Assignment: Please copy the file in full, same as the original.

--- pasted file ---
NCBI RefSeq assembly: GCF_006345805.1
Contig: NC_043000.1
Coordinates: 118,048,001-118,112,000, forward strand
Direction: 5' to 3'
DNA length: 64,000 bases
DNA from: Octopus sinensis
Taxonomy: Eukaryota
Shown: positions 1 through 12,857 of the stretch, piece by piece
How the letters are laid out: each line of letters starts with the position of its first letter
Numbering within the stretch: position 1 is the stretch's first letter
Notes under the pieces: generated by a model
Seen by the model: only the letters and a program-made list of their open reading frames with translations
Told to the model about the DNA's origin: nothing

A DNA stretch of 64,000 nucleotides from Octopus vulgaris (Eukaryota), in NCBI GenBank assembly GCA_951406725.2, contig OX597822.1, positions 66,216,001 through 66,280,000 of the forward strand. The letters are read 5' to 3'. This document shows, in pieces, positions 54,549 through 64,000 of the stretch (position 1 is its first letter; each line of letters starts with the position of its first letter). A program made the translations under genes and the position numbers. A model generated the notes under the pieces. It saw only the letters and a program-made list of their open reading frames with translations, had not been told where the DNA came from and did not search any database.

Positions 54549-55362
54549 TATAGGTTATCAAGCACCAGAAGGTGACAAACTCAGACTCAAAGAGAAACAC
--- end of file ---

NCBI RefSeq assembly: GCF_006345805.1
Contig: NC_043000.1
Coordinates: 118,048,001-118,112,000, forward strand
Direction: 5' to 3'
DNA length: 64,000 bases
DNA from: Octopus sinensis
Taxonomy: Eukaryota
Shown: positions 1 through 12,857 of the stretch, piece by piece
How the letters are laid out: each line of letters starts with the position of its first letter
Numbering within the stretch: position 1 is the stretch's first letter
Notes under the pieces: generated by a model
Seen by the model: only the letters and a program-made list of their open reading frames with translations
Told to the model about the DNA's origin: nothing

A DNA stretch of 64,000 nucleotides from Octopus vulgaris (Eukaryota), in NCBI GenBank assembly GCA_951406725.2, contig OX597822.1, positions 66,216,001 through 66,280,000 of the forward strand. The letters are read 5' to 3'. This document shows, in pieces, positions 54,549 through 64,000 of the stretch (position 1 is its first letter; each line of letters starts with the position of its first letter). A program made the translations under genes and the position numbers. A model generated the notes under the pieces. It saw only the letters and a program-made list of their open reading frames with translations, had not been told where the DNA came from and did not search any database.

Positions 54549-55362
54549 TATAGGTTATCAAGCACCAGAAGGTGACAAACTCAGACTCAAAGAGAAACAC